Purchasing a home with a rent-to-own contract is an alternative to the standard home purchase. You sign a contract with the homeowner that details the terms of the rent-to-own agreement and allows you to rent for a time before purchasing the property. The dangers inherent in this nontraditional home buying method warrant close attention to each step in the process and calling in the experts when necessary.
Remember the “if it’s too good to be true…” rule. Avoid rent-to-own opportunities where homeowners or developers promise that you can buy a home with bad credit, little income and no down payment. Be on the lookout for homeowners who charge high option fees and cancel rent-to-own contracts quickly for small violations. Check your state laws to learn what legal protections are available to you. Many states do not regulate rent-to-own agreements, in which case advice from an attorney can prevent you from signing a bad deal. Jumping into a rent-to-own agreement before performing some research will leave you with little protection against unscrupulous homeowners and developers.
Understand the Purchase Option
You will need to survive the rental period of your tenancy if you plan to exercise the purchase option in your rent-to-own contract. That means understanding the option contract and how it works. Most important is the period during which you can exercise your option to purchase the home. The option contract, also called a lease-purchase agreement, outlines the details of the rent-to-own agreement, including the terms of the tenancy and the requirements you must meet before you can exercise the purchase option. A contract without a clear path to a purchase option is not suitable for a rent-to-own agreement.
Sign an Enforceable Contract
Your option contract must include certain provisions to be enforceable, according to NOLO. The provisions protect your legal right to exercise the purchase option. An enforceable option contract must specify the selling price or identify a process for determining the selling price at the proper time. The contract should include the period during which you may exercise the buy option and include a process for you to notify the landlord of your intent. Some states require the inclusion of the same property disclosures found in standard home-buying contracts. If the homeowner fails to abide by the terms of the option contract, you can take legal action to enforce the contract.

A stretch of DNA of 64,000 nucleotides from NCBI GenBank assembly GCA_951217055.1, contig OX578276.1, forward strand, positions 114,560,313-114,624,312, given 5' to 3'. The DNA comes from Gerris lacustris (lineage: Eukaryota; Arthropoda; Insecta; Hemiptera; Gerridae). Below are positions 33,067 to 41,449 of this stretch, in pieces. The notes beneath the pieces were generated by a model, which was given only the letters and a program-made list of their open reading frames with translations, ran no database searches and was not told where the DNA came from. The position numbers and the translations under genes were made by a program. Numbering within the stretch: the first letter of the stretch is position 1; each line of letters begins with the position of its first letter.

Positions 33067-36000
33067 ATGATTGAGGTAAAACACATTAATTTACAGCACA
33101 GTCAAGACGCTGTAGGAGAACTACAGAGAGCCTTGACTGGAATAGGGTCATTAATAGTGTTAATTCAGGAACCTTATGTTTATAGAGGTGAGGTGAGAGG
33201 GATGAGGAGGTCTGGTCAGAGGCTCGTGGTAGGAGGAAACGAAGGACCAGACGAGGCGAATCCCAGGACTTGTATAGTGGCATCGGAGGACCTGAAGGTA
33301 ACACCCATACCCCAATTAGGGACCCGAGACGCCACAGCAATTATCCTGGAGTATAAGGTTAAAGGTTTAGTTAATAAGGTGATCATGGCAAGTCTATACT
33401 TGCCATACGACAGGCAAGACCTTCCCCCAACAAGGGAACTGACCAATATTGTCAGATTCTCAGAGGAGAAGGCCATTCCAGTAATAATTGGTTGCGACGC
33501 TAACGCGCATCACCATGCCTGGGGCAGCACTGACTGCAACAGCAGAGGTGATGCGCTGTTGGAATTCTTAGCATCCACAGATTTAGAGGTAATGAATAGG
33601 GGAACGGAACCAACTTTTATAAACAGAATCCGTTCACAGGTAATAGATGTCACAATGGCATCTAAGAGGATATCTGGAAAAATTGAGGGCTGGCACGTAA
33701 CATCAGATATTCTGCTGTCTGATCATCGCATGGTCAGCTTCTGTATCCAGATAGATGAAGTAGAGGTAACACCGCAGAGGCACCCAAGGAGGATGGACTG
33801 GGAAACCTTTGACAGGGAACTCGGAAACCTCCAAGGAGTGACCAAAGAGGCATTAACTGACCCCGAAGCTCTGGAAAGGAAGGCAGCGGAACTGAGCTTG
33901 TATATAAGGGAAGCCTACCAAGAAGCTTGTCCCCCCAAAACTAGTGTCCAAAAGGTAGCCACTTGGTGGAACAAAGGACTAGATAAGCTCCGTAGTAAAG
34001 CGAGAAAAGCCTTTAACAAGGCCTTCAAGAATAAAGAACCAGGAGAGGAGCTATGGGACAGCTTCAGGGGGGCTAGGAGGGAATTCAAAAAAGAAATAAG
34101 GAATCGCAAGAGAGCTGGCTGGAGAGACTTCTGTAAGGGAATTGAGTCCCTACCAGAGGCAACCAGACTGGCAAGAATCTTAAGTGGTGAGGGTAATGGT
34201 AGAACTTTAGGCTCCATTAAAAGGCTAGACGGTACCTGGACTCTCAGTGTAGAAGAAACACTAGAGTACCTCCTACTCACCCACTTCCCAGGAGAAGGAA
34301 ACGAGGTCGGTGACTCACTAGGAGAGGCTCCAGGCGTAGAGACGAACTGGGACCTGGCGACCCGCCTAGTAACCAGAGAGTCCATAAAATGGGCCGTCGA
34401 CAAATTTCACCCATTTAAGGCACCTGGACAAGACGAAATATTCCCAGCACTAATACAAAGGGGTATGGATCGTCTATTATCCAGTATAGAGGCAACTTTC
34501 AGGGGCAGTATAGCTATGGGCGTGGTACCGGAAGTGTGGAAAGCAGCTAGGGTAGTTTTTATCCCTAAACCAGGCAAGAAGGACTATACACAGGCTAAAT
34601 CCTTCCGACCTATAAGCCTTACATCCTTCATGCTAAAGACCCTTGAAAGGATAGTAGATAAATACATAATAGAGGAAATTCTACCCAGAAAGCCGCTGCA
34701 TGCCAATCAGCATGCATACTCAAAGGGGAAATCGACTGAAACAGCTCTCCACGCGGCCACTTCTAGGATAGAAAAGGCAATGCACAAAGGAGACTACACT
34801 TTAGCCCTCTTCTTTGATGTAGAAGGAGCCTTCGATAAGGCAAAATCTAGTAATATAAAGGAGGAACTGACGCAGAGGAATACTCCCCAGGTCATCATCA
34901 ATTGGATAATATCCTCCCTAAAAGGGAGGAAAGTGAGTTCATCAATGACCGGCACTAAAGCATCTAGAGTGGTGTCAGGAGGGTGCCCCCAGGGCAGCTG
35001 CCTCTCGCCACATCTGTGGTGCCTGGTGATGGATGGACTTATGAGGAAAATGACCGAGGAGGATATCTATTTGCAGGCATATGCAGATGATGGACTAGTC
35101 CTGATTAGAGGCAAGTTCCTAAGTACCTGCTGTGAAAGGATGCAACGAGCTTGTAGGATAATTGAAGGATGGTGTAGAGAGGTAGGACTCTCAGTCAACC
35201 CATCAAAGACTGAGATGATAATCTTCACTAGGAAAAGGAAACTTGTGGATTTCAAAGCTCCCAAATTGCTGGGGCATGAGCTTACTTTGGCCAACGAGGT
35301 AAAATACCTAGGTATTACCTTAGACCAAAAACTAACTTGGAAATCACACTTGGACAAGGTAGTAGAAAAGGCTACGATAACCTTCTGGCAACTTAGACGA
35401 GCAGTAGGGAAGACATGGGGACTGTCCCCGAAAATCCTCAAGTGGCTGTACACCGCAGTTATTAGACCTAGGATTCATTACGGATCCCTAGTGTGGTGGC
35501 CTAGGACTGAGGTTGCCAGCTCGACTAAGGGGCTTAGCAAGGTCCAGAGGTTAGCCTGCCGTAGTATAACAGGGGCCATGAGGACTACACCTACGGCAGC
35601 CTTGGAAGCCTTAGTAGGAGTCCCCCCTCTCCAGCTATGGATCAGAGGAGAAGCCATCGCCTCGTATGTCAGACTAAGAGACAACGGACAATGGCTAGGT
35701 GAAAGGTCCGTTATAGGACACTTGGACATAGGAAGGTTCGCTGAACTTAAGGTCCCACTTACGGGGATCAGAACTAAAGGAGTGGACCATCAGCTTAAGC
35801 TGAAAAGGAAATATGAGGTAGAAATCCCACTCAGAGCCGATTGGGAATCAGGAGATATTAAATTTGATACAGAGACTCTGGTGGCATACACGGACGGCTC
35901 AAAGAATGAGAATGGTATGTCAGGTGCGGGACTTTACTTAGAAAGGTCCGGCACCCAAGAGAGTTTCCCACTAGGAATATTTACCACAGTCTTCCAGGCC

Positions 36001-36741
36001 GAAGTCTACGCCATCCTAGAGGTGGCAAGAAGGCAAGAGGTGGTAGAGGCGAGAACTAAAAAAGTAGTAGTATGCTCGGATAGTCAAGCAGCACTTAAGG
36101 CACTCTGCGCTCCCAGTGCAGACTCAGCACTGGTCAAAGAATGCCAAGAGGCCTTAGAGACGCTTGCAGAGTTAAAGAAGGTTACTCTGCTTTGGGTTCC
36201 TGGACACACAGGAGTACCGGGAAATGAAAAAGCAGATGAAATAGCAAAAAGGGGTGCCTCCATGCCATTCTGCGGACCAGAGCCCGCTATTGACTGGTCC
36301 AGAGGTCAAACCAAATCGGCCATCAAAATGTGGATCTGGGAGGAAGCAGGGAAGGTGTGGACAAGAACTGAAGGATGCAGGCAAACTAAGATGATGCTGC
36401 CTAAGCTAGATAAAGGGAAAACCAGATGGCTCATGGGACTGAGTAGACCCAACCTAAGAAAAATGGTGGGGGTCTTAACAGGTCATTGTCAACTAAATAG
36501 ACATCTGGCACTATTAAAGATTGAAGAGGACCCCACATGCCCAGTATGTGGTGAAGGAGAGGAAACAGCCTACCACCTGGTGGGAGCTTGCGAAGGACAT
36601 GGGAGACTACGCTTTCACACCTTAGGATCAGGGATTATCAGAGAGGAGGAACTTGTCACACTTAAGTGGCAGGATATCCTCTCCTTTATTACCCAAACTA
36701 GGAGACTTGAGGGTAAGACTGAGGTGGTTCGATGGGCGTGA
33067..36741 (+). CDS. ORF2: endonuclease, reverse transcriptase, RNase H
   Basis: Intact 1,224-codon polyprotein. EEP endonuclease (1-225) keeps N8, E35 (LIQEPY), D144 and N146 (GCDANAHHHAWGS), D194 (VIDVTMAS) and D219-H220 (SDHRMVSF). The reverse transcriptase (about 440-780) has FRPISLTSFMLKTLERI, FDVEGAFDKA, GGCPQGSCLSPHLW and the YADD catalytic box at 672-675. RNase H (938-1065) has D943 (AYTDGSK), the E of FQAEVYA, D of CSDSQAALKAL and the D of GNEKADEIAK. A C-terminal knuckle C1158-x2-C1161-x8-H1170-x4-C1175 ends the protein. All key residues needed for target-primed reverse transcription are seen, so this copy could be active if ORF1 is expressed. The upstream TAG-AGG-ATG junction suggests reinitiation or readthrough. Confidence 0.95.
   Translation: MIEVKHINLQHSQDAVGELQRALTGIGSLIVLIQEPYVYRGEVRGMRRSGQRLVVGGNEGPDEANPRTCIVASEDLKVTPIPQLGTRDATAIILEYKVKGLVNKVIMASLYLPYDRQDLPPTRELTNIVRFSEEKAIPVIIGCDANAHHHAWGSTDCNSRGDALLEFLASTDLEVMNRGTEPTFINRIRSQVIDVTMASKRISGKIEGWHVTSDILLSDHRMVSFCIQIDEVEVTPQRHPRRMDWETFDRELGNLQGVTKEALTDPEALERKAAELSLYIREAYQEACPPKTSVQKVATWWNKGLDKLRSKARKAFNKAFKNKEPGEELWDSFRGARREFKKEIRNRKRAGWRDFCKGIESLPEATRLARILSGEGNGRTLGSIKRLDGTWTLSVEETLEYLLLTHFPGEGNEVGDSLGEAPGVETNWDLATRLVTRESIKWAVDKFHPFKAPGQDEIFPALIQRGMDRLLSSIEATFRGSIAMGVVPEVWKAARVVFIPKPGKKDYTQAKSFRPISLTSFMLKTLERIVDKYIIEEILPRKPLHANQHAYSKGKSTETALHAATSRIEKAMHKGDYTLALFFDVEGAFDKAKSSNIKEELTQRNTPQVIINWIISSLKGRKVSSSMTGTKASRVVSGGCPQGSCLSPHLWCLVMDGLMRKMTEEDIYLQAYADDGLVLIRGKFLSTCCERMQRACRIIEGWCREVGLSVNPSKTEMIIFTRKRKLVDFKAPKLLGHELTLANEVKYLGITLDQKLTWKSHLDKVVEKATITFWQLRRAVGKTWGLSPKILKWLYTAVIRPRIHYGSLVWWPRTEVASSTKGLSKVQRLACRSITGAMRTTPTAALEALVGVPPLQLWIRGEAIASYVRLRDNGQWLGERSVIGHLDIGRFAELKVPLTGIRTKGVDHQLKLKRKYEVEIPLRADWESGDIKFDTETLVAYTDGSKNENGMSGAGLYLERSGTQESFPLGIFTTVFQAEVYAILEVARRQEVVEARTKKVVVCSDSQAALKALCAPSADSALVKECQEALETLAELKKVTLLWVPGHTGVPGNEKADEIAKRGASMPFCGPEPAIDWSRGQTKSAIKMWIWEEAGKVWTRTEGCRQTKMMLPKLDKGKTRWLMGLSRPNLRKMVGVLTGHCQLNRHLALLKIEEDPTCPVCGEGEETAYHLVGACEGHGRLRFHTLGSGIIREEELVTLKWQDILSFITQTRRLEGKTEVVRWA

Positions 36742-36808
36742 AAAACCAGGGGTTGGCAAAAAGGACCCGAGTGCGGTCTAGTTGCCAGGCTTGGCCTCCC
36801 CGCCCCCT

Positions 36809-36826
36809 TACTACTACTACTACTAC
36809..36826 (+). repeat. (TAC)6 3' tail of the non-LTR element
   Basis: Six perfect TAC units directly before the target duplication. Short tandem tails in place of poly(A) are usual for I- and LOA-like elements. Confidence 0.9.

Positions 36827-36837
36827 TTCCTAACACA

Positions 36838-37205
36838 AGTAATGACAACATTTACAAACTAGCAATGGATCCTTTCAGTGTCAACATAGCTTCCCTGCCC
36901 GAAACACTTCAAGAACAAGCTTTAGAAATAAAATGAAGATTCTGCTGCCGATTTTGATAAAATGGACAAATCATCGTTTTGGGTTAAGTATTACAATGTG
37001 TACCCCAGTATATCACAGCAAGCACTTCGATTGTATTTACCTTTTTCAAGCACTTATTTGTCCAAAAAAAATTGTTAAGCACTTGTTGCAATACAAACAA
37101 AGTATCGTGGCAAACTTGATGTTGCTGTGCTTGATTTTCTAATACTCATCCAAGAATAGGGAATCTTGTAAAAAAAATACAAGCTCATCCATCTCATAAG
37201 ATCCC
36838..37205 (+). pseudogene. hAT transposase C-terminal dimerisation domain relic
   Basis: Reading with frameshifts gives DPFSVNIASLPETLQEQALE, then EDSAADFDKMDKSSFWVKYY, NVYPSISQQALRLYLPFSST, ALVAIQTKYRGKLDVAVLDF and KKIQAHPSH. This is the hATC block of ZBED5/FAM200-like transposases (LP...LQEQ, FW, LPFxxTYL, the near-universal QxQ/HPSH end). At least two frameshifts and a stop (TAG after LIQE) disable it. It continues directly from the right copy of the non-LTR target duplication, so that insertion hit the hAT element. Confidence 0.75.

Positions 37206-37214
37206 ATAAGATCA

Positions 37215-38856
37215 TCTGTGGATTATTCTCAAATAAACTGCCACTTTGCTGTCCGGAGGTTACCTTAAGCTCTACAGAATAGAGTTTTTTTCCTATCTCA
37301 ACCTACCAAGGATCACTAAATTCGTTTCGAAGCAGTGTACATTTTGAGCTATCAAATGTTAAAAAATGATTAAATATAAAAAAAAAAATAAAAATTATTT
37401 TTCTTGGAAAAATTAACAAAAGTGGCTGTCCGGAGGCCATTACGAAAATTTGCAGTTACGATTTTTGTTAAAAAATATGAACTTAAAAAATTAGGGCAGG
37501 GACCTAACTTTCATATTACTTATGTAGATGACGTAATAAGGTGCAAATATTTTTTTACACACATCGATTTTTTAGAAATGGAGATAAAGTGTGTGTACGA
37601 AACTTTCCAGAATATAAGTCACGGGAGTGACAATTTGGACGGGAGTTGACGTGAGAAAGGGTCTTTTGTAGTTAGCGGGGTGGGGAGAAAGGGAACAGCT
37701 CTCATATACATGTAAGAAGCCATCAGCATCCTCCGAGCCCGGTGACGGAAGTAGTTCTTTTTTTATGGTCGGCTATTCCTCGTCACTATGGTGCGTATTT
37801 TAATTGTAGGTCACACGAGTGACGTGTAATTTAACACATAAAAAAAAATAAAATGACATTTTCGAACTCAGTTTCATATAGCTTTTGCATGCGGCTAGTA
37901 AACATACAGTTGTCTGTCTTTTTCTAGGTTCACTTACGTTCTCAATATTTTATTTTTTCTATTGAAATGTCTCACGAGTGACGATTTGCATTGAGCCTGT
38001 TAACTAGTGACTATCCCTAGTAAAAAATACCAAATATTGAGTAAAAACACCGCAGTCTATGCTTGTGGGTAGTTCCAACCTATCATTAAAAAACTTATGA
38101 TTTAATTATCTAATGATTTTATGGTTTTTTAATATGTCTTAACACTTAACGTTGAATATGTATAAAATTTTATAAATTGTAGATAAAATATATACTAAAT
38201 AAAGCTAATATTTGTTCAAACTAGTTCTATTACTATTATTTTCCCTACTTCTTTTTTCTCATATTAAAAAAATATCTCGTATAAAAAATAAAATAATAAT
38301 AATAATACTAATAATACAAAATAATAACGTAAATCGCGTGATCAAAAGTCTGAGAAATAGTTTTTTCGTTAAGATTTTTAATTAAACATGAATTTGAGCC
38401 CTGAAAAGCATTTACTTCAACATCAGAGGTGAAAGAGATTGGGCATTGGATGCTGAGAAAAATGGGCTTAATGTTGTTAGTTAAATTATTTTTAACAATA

Ask the Right Questions
Ask the right questions to make sure that favorable terms, especially those related to money, are included in your option contract. Ask about the appraisal process, who pays property taxes and who is responsible for property maintenance. Ask how much of the money you pay is credited to your down payment and under which circumstances are your fees refundable. Ask for a provision in the contract that allows you to build equity in the home. Clarify in the contract if the seller is your mortgage lender or if you will need to obtain a mortgage loan. The absence of these provisions or lack of clarity can result in the loss of your money, cancellation of your contract and eviction.
Add Sales Contract Provisions
Once you exercise the purchase option, you and the owner enter into an irrevocable sales contract. Include in the option contract agreed-upon provisions for the actual sale of the property, such as the details of the closing, title requirements and the terms of payment. You leave these important sales terms to chance if sales contract terms are not included in the option contract. In the absence of a separate sales contract, make sure that your option contract provides the same legal protections you would have with a standard home purchase.
Speak to a Loan Officer
Many rent-to-own agreements fail because the tenant does not qualify for a mortgage loan in time to satisfy the terms of the option contract. If you are considering rent-to-own as the way to purchase a home, speak to a loan officer about how to qualify for a mortgage loan. Ask the loan officer to detail the steps you should follow to obtain the loan within the period specified in the option contract. You might need to improve your credit rating or lower your bills. Armed with this information, you can ensure that you will qualify for the mortgage loan when it is time.
Gail Sessoms, a grant writer and nonprofit consultant, writes about nonprofit, small business and personal finance issues. She volunteers as a court-appointed child advocate, has a background in social services and writes about issues important to families. Sessoms holds a Bachelor of Arts degree in liberal studies.